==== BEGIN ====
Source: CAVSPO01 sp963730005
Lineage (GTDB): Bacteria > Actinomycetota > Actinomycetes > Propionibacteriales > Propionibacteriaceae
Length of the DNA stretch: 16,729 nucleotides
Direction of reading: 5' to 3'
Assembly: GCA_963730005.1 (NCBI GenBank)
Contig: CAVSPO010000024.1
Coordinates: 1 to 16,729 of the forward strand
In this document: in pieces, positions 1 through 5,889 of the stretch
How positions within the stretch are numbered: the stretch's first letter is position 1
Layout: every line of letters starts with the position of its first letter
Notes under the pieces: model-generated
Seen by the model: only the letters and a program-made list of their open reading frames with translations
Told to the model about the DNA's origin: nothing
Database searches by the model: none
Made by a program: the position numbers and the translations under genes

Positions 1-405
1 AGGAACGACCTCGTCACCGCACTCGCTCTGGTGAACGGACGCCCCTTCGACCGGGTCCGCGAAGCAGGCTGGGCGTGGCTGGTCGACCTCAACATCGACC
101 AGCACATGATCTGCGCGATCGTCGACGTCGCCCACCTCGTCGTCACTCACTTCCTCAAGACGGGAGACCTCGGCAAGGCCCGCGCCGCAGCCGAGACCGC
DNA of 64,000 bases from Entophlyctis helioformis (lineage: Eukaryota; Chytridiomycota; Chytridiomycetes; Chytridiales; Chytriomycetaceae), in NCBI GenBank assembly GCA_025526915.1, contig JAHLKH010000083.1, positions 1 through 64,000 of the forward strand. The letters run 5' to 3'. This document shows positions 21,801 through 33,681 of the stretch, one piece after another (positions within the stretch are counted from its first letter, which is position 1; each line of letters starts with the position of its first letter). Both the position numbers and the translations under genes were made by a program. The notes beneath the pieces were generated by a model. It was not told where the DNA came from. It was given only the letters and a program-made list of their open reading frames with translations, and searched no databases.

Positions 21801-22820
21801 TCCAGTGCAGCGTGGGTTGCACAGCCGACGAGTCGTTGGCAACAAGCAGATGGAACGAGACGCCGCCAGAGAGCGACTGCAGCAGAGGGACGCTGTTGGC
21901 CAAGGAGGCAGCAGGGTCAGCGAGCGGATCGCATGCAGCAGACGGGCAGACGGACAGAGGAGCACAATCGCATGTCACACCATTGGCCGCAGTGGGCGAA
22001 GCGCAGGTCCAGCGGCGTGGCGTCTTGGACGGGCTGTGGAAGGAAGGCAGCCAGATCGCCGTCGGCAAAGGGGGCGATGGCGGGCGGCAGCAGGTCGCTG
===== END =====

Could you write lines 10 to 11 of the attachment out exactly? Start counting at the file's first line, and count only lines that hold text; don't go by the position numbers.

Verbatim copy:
Layout: every line of letters starts with the position of its first letter
Notes under the pieces: model-generated